Sesame Pistachio Baked Asparagus Fries

2 04 2012

I am truly inspired by the seasons.  As a Chicago native, I used to take the seasons for granted.  I thought everyone grew up sledding and making snow angels in the winter.  I thought everyone knew the feeling of walking on crispy, crackling leaves in the Fall.  I thought everyone anticipated watching the tulips come out in the Spring.  I thought everyone grew up with hot and humid pool days and cool summer nights.  I realize now, that these memories are very specific to Chicago, my home.

When I moved to California, I learned to experience the seasons in a new way.  The weather did not change dramatically but the food did.  From my first job , I was exposed to seasonal farm-to-table cooking.  What does this mean?  It means you only cook with what the farmers are growing at that specific time of year.  This is the way Europeans have always cooked and also why their food tastes so damn good.  It’s pretty simple, eating the freshest ingredients maximizes the flavor in any dish.  Learning what ingredients were grown during each season was a humbling experience for a mid-western girl like me.  I was enlightened to learn that brussel sprouts grew in the fall, squash and root vegetables in the winter, artichokes in the Spring, and peaches and tomatoes in the summer. I tasted an abundance of new fresh flavors and started to associate those flavors with a specific time of year.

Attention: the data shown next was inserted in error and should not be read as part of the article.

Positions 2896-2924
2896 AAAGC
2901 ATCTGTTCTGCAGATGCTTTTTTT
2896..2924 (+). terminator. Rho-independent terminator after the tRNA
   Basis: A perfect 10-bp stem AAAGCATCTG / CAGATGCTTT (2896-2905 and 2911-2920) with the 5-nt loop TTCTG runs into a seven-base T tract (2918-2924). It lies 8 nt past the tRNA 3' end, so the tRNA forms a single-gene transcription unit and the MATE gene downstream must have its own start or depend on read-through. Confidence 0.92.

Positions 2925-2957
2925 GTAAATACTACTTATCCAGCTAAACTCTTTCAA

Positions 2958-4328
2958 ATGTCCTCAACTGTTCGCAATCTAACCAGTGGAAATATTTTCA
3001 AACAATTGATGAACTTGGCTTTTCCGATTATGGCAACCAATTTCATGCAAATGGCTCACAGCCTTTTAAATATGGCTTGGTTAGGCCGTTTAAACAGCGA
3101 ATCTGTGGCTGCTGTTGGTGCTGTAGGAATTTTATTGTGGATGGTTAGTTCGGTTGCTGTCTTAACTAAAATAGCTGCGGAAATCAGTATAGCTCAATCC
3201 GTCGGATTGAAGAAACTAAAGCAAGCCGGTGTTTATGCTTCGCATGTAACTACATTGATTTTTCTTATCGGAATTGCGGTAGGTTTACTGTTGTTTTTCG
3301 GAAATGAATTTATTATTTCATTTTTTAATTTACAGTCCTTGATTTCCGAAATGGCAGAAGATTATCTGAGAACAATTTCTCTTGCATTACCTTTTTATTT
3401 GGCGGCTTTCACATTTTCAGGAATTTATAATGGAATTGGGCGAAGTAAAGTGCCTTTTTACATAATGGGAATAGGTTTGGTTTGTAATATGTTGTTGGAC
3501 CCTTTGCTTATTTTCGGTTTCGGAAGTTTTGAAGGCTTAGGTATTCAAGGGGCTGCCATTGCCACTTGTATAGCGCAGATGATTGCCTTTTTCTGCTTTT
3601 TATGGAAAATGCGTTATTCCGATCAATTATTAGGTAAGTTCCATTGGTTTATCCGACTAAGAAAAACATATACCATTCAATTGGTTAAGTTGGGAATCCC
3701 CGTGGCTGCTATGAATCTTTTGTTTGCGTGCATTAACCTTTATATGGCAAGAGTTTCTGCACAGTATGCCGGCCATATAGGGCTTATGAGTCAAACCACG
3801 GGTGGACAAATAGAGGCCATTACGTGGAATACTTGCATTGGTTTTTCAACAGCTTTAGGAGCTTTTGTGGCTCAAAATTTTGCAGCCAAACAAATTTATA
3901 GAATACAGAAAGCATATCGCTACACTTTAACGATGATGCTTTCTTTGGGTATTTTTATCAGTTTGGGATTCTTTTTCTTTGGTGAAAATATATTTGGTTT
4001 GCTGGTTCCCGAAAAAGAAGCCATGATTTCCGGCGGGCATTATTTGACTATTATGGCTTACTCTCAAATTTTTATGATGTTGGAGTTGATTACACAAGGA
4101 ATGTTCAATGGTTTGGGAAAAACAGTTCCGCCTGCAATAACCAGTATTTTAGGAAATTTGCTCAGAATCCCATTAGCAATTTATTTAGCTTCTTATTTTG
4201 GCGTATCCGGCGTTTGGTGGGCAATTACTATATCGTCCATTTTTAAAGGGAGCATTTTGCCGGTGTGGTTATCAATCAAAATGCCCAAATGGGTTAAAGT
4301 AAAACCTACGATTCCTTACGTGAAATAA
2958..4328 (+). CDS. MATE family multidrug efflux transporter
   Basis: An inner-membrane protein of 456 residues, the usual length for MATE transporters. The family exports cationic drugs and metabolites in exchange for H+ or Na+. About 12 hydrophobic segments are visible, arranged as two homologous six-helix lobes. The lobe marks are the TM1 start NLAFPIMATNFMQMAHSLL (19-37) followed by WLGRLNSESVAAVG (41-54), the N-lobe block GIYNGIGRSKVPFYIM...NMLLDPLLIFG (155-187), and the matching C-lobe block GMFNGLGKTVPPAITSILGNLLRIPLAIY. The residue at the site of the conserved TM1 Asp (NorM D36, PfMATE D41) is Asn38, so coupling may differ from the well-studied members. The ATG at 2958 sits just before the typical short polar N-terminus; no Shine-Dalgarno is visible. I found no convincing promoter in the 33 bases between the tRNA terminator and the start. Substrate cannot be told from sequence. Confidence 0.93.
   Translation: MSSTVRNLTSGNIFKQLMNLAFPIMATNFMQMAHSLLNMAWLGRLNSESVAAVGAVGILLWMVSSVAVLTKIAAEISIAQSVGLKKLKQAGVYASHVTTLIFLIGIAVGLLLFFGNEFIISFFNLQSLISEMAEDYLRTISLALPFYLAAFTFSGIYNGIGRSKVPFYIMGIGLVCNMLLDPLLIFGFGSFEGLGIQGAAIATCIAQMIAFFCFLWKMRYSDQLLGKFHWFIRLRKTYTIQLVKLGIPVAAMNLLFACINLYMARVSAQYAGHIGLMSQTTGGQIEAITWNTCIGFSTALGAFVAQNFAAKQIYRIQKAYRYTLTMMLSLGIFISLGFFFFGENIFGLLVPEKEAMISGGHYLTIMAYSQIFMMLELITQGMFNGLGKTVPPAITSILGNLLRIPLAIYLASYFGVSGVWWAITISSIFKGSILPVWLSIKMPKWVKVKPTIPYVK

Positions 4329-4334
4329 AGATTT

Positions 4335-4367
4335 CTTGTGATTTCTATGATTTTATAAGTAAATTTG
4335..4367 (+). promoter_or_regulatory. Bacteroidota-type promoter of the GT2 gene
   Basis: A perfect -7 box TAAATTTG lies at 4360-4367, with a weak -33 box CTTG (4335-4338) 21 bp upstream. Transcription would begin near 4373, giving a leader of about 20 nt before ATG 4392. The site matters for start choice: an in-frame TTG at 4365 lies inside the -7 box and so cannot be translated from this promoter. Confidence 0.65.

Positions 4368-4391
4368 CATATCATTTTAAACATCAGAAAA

Now that I am back in Chicago, I associate the Spring with way more than nice weather and tulips.  To me Spring means cooking with some of my favorite ingredients in the world: green garlic, Spring onions, sweet peas, fava beans, apricots, Morel mushrooms, rhubarb and asparagus.  I love Spring produce because the flavors are delicate, light and complement a variety of dishes.

Last week I bought my first bunch of spring asparagus and was super excited to roast it off with a little olive oil and salt and eat the whole bunch like candy.  Instead of going with this simple approach (that I highly recommend), I started to play around with some other ingredients I had in my pantry to step it up a notch.  I decided to bread and bake the asparagus to add some Asian flavor and emphasize the crunch of the asparagus.  Typically, the standard breading procedure involves flour, egg and breadcrumbs.  Instead of following the rules, this time I substituted coconut milk with lime zest and rice wine vinegar for eggs and added toasted pistachio nuts and an AMAZING sesame spice blend to the breadcrumbs.  I think the secret weapon in this recipe is the Spicy Sesame Salad Sprinkle from The Spice House.  It’s a combination of two types of sesame seeds, dried herbs and salt that complements the delicate sweetness of the asparagus and gives it an Asian twist.  If you can’t get your hands on this spice blend, feel free to use a combination of toasted sesame seeds and dried oregano instead.  I hope you enjoy this recipe and start experimenting with the seductive flavors of Spring!

Sesame-Pistachio Baked Asparagus Fries with a Wasabi-Lemon Aioli

Asparagus Fries Ingredients:

4 oz. lite coconut milk
1 tsp. sesame oil
1 Tbs. rice wine vinegar
1 lime, zested
1 cup homemade breadcrumbs
½ cup pistachio nuts, toasted and blended down fine
2 Tbs. “Spicy Sesame Salad Sprinkle” from The Spice House (a mix of toasted sesame seeds and dried oregano can be substituted)
1 large bunch asparagus, trimmed ends
¼ cup all purpose flour 
Kosher salt, to taste